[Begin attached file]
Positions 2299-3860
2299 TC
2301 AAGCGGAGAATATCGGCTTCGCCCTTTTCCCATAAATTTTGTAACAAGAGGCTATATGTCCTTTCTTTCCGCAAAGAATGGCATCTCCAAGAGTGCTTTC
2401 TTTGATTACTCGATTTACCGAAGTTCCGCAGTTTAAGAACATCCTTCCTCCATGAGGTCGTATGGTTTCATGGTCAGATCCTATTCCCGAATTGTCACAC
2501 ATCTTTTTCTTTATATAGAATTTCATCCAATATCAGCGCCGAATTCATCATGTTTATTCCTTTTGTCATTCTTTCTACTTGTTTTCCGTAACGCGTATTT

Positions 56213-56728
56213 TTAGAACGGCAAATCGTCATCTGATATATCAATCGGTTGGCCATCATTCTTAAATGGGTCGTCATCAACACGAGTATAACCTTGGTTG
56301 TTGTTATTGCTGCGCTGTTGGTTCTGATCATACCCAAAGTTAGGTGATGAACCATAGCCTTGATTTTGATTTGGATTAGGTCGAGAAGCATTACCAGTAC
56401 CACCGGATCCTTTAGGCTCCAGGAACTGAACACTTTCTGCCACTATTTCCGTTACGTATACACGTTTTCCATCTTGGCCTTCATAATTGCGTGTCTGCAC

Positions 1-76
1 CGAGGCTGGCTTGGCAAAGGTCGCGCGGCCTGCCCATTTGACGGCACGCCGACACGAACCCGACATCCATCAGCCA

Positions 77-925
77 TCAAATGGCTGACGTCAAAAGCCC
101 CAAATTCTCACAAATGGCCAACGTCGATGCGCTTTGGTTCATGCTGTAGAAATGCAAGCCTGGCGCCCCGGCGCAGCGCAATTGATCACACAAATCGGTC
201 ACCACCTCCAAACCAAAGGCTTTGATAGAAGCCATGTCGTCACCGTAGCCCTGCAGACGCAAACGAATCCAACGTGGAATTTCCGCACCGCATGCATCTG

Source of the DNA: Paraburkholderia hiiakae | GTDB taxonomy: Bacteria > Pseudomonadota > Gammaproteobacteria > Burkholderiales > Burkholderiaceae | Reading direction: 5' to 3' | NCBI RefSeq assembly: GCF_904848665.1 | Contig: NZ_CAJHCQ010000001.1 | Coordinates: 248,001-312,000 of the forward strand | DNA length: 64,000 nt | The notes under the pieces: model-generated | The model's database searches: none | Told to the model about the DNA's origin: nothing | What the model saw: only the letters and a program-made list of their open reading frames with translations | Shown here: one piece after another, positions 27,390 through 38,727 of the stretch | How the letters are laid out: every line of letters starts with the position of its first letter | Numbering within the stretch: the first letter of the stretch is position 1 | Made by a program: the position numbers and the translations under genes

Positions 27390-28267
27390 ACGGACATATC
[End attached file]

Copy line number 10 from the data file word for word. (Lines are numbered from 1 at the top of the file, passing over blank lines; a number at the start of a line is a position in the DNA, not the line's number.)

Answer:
Positions 1-76